We are defendants in a number of litigation matters and are subject to various other claims, demands and investigations. These matters may divert financial and management resources that would otherwise be used to benefit our operations. Although we believe that we have meritorious defenses to the claims made in the litigation matters to which we have been named a party and intend to contest each lawsuit vigorously, no assurances can be given that the results of these matters will be favorable to us. An adverse resolution or outcome of any of these lawsuits, claims, demands or investigations could have a negative impact on our financial condition, results of operations and liquidity.

 

We depend on the recruitment and retention of qualified personnel, and our failure to attract and retain such personnel could seriously harm our business.

 

Due to the specialized nature of our business, our future performance is highly dependent upon the continued services of our key engineering personnel and executive officers, the development of additional management personnel and the hiring of new qualified engineering, manufacturing, marketing, sales and management personnel for our operations. Competition for personnel is intense, and we may not be successful in attracting or retaining qualified personnel. In addition, certain personnel may be required to receive security clearance and substantial training in order to work on certain programs or perform certain tasks. The loss of key employees, our inability to attract new qualified employees or adequately train employees, or the delay in hiring key personnel could seriously harm our business, results of operations and financial condition.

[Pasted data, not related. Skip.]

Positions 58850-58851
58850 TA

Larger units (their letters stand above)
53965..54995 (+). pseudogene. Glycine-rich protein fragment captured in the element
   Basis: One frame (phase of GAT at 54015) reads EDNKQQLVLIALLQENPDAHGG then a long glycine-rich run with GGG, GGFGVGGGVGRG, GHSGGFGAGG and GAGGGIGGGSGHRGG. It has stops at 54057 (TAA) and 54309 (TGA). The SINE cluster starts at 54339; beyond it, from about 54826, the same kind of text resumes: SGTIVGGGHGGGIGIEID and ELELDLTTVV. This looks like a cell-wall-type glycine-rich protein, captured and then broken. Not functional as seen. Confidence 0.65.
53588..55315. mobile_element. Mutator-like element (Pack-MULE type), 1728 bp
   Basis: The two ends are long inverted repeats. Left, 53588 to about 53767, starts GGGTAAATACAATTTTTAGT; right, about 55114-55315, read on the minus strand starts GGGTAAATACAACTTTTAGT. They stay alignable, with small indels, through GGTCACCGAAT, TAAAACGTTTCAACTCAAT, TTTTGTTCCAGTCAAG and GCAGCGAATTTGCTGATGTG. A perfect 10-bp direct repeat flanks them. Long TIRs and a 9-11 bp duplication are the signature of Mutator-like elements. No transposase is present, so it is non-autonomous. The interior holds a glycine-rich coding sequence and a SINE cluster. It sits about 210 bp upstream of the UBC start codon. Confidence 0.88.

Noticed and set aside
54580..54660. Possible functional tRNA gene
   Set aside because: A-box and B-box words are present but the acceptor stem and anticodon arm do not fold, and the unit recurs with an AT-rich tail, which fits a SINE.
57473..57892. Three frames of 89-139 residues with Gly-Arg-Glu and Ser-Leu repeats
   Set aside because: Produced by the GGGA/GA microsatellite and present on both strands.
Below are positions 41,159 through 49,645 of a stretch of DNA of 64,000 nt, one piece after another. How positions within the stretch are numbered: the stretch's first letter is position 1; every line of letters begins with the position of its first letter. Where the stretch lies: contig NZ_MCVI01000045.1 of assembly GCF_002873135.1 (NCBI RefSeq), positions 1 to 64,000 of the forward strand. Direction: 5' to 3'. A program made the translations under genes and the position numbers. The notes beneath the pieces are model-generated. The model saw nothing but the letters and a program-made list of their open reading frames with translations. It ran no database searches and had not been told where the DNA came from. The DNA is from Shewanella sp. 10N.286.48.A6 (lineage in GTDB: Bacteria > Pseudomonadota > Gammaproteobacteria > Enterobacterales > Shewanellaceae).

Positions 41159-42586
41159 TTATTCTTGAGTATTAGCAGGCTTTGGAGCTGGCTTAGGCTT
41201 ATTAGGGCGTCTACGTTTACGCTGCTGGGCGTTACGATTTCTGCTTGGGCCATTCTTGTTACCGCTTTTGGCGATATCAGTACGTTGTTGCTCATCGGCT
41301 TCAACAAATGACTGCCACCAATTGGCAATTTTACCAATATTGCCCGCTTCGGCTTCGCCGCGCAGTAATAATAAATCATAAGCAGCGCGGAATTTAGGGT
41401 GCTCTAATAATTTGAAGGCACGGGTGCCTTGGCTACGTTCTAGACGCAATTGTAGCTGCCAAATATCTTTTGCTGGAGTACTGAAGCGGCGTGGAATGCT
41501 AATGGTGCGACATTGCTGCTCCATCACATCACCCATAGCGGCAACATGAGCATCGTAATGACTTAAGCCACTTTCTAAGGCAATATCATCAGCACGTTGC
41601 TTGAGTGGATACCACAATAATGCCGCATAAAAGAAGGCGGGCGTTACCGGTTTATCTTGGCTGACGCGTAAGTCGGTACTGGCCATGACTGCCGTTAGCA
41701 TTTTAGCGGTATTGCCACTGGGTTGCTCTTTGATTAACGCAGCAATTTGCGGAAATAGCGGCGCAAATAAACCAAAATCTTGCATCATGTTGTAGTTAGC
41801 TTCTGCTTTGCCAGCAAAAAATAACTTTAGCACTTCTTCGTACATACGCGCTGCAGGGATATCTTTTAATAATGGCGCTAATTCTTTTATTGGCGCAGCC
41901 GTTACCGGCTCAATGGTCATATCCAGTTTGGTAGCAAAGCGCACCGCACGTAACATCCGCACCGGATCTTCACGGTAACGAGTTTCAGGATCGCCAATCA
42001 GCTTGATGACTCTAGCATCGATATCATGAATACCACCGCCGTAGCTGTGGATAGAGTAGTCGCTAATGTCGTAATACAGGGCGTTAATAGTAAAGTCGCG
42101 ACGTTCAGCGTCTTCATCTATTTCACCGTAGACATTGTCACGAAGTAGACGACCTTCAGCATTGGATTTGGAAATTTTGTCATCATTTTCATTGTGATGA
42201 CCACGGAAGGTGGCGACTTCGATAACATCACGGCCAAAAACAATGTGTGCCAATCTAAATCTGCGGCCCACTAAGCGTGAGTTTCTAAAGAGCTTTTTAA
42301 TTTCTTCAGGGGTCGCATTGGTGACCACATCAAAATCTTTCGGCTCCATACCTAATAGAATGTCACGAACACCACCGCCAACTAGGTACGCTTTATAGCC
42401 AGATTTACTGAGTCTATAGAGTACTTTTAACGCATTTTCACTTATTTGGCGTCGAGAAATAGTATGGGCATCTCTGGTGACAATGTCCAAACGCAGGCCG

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Our business could be negatively impacted by security threats and other disruptions.

 

As a U.S. defense contractor, we face certain security threats, including threats to our information technology infrastructure, attempts to gain access to our proprietary or classified information, and threats to physical security. These types of events could disrupt our operations, require significant management attention and resources, and could negatively impact our reputation among our customers and the public, which could have a negative impact on our financial condition, results of operations and liquidity.

 

Some of our workforce is represented by labor unions so our business could be harmed in the event of a prolonged work stoppage.

 

Approximately 5,600 of our employees are unionized, which represents approximately 8% of our employee-base at December 31, 2008. As a result, we may experience work stoppages, which could adversely affect our business. We cannot predict how stable our union relationships will be or whether we will be able to successfully negotiate successor agreements without impacting our financial condition. In addition, the presence of unions may limit our flexibility in dealing with our workforce. Work stoppages could negatively impact our ability to manufacture our products on a timely basis, which could negatively impact our results of operations and financial condition.

 

We may be unable to adequately protect our intellectual property rights, which could affect our ability to compete.